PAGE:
The microprocessor 716 is a general purpose digital processor which controls the operation of the computer system 700. The microprocessor 716 can be a single-chip processor or can be implemented with multiple components. Using instructions retrieved from memory, the microprocessor 716 controls the reception and manipulation of input data and the output and display of data on output devices. According to the invention, a particular function of microprocessor 716 is to assist in the delayed block release processing.
The memory bus 718 is used by the microprocessor 716 to access the RAM 720 and the ROM 722. The RAM 720 is used by the microprocessor 716 as a general storage area and as scratch-pad memory, and can also be used to store input data and processed data. The ROM 722 can be used to store instructions or program code followed by the microprocessor 716 as well as other data.
The peripheral bus 724 is used to access the input, output, and storage devices used by the digital computer 702. In the described embodiment, these devices include the display screen 704, the printer device 706, the floppy disk drive 708, the hard disk drive 710, and the network interface 712. The keyboard controller 726 is used to receive input from keyboard 714 and send decoded symbols for each pressed key to microprocessor 716 over bus 728.
The display screen 704 is an output device that displays images of data provided by the microprocessor 716 via the peripheral bus 724 or provided by other components in the computer system 700. The printer device 706 when operating as a printer provides an image on a sheet of paper or a similar surface. Other output devices such as a plotter, typesetter, etc. can be used in place of, or in addition to, the printer device 706.
The floppy disk drive 708 and the hard disk drive 710 can be used to store various types of data. The floppy disk drive 708 facilitates transporting such data to other computer systems, and hard disk drive 710 permits fast access to large amounts of stored data.
The microprocessor 716 together with an operating system operates to execute computer code and produce and use data. The computer code and data may reside on the RAM 720, the ROM 722, or the hard disk drive 710. The computer code and data could also reside on a removable program medium and loaded or installed onto the computer system 700 when needed. Removable program mediums include, for example, read only memory compact discs (CD-ROM), PC-CARD, floppy disk and magnetic tape.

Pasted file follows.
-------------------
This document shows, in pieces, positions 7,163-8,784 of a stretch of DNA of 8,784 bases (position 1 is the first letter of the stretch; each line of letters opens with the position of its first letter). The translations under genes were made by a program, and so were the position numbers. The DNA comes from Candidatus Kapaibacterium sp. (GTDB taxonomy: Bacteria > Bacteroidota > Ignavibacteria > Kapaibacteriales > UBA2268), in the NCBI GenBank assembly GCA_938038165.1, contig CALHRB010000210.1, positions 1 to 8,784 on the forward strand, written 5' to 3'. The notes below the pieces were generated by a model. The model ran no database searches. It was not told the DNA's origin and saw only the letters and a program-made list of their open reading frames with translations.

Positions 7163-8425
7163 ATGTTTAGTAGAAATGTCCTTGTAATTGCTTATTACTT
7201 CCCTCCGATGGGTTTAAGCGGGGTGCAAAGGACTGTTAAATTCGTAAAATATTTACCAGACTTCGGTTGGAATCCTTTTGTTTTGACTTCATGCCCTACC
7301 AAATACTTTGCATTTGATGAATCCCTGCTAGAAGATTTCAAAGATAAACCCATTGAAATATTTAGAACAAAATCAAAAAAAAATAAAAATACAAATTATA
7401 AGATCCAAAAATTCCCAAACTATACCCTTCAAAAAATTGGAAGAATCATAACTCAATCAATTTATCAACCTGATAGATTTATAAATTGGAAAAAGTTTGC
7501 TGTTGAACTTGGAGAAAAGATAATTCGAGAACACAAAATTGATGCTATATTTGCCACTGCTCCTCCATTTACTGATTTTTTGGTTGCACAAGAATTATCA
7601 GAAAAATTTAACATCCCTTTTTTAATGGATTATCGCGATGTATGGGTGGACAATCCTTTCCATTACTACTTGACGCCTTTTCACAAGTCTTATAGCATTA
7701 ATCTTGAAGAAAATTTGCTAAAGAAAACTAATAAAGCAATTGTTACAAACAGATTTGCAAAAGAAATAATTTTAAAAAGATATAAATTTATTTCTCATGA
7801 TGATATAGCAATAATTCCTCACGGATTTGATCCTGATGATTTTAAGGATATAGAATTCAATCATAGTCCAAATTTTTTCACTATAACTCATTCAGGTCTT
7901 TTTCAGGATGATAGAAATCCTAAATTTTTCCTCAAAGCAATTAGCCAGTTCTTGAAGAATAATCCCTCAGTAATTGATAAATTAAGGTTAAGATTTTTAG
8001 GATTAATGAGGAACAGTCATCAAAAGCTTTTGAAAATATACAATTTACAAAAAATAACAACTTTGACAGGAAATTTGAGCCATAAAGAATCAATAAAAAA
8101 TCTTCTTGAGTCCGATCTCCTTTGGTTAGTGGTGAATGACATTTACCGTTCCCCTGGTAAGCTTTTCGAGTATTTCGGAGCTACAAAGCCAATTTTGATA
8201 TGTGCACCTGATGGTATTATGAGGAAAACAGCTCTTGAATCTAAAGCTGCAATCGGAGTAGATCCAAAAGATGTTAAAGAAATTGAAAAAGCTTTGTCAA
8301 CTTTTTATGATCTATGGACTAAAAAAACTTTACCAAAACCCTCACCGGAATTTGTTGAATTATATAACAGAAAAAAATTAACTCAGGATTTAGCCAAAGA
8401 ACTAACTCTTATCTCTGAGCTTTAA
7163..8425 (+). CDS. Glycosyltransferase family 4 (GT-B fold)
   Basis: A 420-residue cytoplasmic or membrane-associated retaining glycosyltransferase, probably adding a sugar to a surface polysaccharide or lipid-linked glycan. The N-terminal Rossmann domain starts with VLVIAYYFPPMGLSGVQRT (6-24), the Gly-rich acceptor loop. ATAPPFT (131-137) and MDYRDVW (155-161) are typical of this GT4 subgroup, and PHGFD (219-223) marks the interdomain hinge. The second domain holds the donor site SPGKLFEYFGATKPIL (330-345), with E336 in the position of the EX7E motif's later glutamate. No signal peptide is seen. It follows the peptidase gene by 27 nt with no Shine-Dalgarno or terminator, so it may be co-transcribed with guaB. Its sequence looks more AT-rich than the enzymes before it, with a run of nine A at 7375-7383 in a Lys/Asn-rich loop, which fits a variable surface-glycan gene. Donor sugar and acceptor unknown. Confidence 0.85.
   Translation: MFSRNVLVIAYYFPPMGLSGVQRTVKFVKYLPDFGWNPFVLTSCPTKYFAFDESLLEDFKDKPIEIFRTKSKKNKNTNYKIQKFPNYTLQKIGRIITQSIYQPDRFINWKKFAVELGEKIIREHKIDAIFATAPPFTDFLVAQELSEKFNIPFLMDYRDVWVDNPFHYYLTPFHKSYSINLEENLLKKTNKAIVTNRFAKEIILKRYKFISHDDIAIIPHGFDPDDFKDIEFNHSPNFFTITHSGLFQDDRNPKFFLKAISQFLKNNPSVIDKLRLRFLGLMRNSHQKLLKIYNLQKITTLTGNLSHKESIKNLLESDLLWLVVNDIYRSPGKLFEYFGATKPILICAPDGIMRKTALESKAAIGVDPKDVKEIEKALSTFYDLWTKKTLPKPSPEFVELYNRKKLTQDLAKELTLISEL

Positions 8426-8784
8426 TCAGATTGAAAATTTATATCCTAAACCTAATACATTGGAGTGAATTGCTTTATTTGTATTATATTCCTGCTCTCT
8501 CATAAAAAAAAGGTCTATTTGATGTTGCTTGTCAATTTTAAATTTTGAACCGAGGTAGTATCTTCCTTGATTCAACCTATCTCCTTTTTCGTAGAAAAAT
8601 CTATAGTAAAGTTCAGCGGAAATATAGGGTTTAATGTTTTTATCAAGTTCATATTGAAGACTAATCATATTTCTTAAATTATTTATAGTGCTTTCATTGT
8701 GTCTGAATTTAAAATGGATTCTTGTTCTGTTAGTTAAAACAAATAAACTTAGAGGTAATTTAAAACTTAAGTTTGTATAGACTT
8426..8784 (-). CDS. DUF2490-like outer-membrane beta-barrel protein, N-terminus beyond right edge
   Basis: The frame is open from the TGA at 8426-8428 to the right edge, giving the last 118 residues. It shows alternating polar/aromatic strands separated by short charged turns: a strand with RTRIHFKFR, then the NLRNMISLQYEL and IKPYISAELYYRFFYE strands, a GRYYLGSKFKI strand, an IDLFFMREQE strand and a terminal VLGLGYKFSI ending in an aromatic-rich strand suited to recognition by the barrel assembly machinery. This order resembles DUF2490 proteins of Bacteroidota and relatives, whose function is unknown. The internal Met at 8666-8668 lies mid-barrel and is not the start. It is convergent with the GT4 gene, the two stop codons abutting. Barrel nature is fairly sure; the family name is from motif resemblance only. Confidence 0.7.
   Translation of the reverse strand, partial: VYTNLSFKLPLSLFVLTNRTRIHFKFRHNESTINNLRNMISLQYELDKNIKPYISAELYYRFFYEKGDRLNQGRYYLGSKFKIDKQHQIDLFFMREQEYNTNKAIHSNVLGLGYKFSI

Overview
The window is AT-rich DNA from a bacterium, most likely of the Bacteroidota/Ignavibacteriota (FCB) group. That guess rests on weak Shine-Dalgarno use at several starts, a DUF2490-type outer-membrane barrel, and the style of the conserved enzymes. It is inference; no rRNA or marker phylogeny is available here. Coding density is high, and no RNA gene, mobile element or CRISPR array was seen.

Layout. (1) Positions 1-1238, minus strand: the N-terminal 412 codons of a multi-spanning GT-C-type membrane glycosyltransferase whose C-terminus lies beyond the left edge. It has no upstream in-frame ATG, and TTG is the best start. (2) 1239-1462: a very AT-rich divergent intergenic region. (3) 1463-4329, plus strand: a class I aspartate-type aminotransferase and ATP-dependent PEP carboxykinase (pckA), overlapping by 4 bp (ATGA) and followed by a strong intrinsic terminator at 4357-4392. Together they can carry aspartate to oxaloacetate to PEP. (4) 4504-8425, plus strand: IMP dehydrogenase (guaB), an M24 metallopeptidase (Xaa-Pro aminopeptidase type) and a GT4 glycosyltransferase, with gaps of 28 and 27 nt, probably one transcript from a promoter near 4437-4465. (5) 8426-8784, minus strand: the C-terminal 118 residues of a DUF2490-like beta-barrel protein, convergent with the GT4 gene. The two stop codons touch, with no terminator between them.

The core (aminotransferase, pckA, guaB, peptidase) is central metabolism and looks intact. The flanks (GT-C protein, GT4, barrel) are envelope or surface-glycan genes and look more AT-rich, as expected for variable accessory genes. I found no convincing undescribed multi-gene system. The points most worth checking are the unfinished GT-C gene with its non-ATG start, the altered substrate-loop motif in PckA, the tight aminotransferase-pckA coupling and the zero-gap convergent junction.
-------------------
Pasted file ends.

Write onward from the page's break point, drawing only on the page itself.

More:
The network interface 712 is used to send and receive data over a network connected to other computer systems. An interface card or similar device and appropriate software implemented by the microprocessor 716 can be used to connect the computer system 700 to an existing network and transfer data according to standard protocols.
The keyboard 714 is used by a user to input commands and other instructions to the computer system 700. Other types of user input devices can also be used in conjunction with the present invention. For example, pointing devices such as a computer mouse, a track ball, a stylus, or a tablet can be used to manipulate a pointer on a screen of a general-purpose computer.
The invention can also be embodied as computer readable code on a computer readable medium. The computer readable medium is any data storage device that can store data which can thereafter be read by a computer system. Examples of the computer readable medium include read-only memory, random-access memory, CD-ROMs, magnetic tape, and optical data storage devices. The computer readable medium can also be distributed over network coupled computer systems so that the computer readable code is stored and executed in a distributed fashion.
Although the foregoing invention has been described in some detail for purposes of clarity of understanding, it will be apparent that certain changes and modifications may be practiced within the scope of the appended claims. Accordingly, the present embodiments are to be considered as illustrative and not restrictive, and the invention is not to be limited to the details given herein, but may be modified within the scope and equivalents of the appended claims.
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|U.S. Classification||711/112, G9B/27.017, 369/30.23, 711/167, 369/30.25, 713/400, G9B/27.037, G9B/17.051|
|International Classification||G11B27/10, G11B27/30, G11B17/22|
|Cooperative Classification||G11B27/10, G11B2220/213, G11B17/22, G11B27/3063, G11B2220/2545, G11B2220/218|
|European Classification||G11B27/10, G11B17/22, G11B27/30C2|
|Aug 18, 1997||AS||Assignment|
Owner name: ADAPTEC, INC., CALIFORNIA
Free format text: ASSIGNMENT OF ASSIGNORS INTEREST;ASSIGNOR:PACKER, JOHN S.;REEL/FRAME:008777/0186
Effective date: 19970815
|Jul 9, 1999||AS||Assignment|
Owner name: STMICROELECTRONICS N.V., NETHERLANDS
Free format text: ASSIGNMENT OF ASSIGNORS INTEREST;ASSIGNOR:ADAPTEC, INC.;REEL/FRAME:010086/0066
Effective date: 19990623
|Oct 7, 2003||FPAY||Fee payment|
Year of fee payment: 4
|Oct 29, 2007||FPAY||Fee payment|
Year of fee payment: 8
|Dec 12, 2011||REMI||Maintenance fee reminder mailed|
|May 2, 2012||LAPS||Lapse for failure to pay maintenance fees|
|Jun 19, 2012||FP||Expired due to failure to pay maintenance fee|
Effective date: 20120502